Will social media make money? Does it make sense? Does a successful pitch depend on having ROI figures?
The panelists were torn on this question. Some were strong advocates for measuring and showing business impact (Peter Kim) while others went under the radar and managed to get buy in with fewer metrics.
Caldwell: AHA is dependent on donor dollars, so every dollar needs to be justified. They did need ROI to get executive buy in and used REACH as their metric. They showed examples / scenarios and built a financial model to justify what they were planning. They spent 6 weeks building their case to their board.
What financial metrics, aside from ad revenue, make sense?
Peter Kim's approach: equivalency - costs compared to the alternatives. For example, how much would digital advertising cost. How do you build ROI? He responds, building ROI is more an art than a science; the right answer is that it depends on your operating structure.
The next topic - what are the top non financial challenges?
Sims: Focus on what can social media do for customers *first*? Then, what resources do you have to make small successes?
Caroe: Company culture - if there is a culture with an issue with lack of control, this is an indicator that you are not ready.
I don't fully agree with these points, but I understand where they are coming from. Focusing on customer value before examining resources may lead you down a path where you are planning for a scenario that in unrealistic given your resources. Also, as Peter points out later in the session, there are ways social media can help you keep control of your brand.
How about legal issues? What does your legal department say about what you are doing in your social media project?
Caldwell: AHA is working with legal right now. They got in under the legal radar, but they are now gaining attention from that department. They use Yammer internally and also use Facebook groups. They are developing a set of employee guidelines that are similar to the IBM & MS blogging guidelines. Essentially they boil down to - and I quote - "Don't be stupid. Use your best judgement". Some AHA projects were done without executive buy in but they did seek out some executive support (i.e. Director of Corporate Communications). They then said they had someone from legal working with them from the start, but that contradicts their earlier statement so perhaps I misunderstood.
Sims: if a competitor is doing something, it is easier for you to make the case to your executive board.
Kim: Rather than just focusing on ROI, address some of the wide set misconceptions about social media. For example, executives tend to feel that they need to give up control in their social media projects. You can retain control, and even gain more control, over your brand with social media. Combat sensationalist fears.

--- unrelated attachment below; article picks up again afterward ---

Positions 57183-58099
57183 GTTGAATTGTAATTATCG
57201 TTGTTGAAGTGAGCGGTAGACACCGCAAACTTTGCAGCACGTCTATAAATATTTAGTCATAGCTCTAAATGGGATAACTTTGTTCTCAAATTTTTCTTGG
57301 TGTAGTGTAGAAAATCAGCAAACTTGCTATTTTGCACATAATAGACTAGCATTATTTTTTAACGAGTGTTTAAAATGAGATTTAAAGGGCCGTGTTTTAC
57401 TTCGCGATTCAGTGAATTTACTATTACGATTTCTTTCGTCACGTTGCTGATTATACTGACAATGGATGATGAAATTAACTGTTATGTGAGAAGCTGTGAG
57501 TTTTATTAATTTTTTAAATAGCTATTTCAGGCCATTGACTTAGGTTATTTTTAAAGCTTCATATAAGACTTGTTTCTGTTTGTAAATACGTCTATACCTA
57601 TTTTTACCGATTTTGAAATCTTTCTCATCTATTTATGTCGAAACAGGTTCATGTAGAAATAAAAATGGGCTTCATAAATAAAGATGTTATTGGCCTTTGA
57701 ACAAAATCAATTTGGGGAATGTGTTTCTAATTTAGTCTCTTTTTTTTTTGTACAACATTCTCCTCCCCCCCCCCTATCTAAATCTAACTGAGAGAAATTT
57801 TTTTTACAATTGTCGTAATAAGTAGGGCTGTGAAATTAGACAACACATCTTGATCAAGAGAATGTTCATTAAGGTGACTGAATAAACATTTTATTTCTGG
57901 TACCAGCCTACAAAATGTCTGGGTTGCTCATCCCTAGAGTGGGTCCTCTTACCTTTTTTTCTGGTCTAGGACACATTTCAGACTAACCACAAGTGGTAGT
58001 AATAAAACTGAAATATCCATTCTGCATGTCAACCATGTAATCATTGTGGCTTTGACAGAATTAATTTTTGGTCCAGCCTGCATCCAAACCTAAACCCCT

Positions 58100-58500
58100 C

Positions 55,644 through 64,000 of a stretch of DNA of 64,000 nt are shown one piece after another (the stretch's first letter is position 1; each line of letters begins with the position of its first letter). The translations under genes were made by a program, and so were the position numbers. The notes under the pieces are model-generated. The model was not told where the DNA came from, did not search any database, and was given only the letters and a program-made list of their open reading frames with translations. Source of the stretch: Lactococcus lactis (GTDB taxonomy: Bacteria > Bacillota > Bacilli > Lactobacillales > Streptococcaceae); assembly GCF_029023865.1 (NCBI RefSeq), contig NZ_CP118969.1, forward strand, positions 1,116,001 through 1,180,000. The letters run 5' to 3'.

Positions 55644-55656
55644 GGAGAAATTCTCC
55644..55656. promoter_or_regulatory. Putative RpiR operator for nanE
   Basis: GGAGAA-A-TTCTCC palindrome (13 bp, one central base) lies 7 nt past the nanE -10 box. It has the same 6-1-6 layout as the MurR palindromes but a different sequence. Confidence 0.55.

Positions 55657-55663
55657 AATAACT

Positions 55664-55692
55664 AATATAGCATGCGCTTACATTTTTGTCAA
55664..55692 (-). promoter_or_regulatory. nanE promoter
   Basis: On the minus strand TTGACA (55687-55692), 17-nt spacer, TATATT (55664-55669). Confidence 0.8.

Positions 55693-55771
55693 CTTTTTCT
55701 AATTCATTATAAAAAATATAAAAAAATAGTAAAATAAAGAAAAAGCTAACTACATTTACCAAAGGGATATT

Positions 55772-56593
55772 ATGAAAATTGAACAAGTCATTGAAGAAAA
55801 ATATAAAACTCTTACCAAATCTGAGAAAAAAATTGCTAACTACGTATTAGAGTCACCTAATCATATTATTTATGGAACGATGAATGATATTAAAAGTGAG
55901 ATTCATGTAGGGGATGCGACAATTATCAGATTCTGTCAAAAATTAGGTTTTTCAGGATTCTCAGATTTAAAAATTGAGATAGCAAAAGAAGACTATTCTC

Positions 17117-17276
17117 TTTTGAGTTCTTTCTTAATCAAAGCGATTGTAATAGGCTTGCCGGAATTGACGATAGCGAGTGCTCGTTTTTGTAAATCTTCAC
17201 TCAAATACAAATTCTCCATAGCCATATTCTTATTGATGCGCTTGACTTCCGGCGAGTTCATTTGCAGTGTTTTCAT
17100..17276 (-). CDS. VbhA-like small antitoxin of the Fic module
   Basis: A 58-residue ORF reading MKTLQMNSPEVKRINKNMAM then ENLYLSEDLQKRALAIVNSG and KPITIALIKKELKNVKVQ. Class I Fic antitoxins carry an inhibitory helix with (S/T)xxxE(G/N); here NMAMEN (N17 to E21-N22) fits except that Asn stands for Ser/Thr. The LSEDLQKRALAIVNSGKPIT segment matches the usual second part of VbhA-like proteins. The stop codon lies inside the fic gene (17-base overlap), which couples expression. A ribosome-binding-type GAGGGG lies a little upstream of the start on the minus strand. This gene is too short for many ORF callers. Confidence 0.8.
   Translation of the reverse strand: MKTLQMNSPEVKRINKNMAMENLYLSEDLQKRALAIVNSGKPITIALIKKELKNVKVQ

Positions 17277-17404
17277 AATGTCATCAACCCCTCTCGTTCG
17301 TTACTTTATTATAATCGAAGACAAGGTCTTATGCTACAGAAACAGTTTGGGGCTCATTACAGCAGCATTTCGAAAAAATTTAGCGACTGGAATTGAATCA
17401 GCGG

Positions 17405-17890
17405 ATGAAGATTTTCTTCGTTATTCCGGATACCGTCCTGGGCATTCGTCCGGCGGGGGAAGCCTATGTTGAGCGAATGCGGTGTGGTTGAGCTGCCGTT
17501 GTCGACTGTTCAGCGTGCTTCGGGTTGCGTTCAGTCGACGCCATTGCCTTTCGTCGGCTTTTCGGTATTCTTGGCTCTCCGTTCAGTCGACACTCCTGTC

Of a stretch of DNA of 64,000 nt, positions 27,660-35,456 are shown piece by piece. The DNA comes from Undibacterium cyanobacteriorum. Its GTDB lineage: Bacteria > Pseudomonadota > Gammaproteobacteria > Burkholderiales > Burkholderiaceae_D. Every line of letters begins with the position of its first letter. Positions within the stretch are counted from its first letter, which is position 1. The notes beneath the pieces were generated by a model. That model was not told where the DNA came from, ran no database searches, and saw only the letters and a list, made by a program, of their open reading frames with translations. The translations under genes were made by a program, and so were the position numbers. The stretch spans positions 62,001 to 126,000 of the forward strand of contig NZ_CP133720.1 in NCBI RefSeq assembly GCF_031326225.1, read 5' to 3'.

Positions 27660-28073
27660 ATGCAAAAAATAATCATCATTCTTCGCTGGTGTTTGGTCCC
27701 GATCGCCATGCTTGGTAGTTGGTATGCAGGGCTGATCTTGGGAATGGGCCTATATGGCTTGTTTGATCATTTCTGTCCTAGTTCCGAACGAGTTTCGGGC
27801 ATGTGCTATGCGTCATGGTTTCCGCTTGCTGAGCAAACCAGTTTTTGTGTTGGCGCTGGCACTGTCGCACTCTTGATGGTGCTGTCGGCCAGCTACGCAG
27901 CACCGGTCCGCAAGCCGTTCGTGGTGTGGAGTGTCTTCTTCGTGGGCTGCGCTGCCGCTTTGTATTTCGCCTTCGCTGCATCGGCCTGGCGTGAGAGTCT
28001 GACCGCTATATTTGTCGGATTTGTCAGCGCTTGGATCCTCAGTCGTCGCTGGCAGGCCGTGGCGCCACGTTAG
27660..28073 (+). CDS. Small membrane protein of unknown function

Does the scenario chance from UK to US?
Caroe: UK faces very similar concerns as in the US. She gave a nod to Lee Bryant from Headshift.
How do you suggest getting started?
Kim: He worked with a regulated industry who wanted to blog. They needed to change their scope and focus to make it work. They got momentum behind a core set of bloggers.
Sims: Start small; not a massive change of culture all at once.
Who's more or less supportive of Social media?
Kim: He sees evangelists / enthusiasts / sponsors from all departments. Misconception of young people magically wired to change the company with social media. Look to John Chambers from Cisco and Scott Cook from Intuit as social media minded CEOs. Also PnG Digital Hack Day as an example.
Caldwell: He doesn't really see patterns of roles, but patterns in attitude; i.e. fear of loss of control
Caroe: UK is less tolerant of failure.
Examples of failures?
Caldwell: In their "Go red for women" campaign, they solicited videos on Facebook. They had 2500 videos to go through and screen within one weekend. If you open yourself up, make sure you have the resources to respond.
Kim: If you can measure it you can manage it
Top challenge to get social media project approved?
Kim: be realistic.
Caroe: don't over engineer
Caldwell: show business value
Top way to ensure success?
Kim: good planning
Caroe: show results
Caldwell: monitor progress
Sim: know what metrics you need to measure
Does social media in the workplace make people less productive?
Caldwell: There is a fear that everyone will be playing on Secondlife and Facebook instead of work. Sound familiar? We faced the same thing with bringing in the internet - everyone will be surfing all day! And the same thing with computers - everyone will be playing solitaire all day!
My first SXSW session ended up being a good choice, and it was packed. The session was a panel hosted by Small World Labs. I've been to other panels by them in the past and they do a great job with them. The panel was led by Miles Sims (@milessims) of Small World Labs and included Peter Kim (@peterkim) from Dachis Corporation, Michael Wilson (@wilsonmichael) from Small World Labs, Rebecca Caroe (@rebeccacaroe) from CreativeAgencySecrets.com and Christian Caldwell (@xian3000) from American Heart Association.
The first topic of the panel was ROI, framed in terms such as: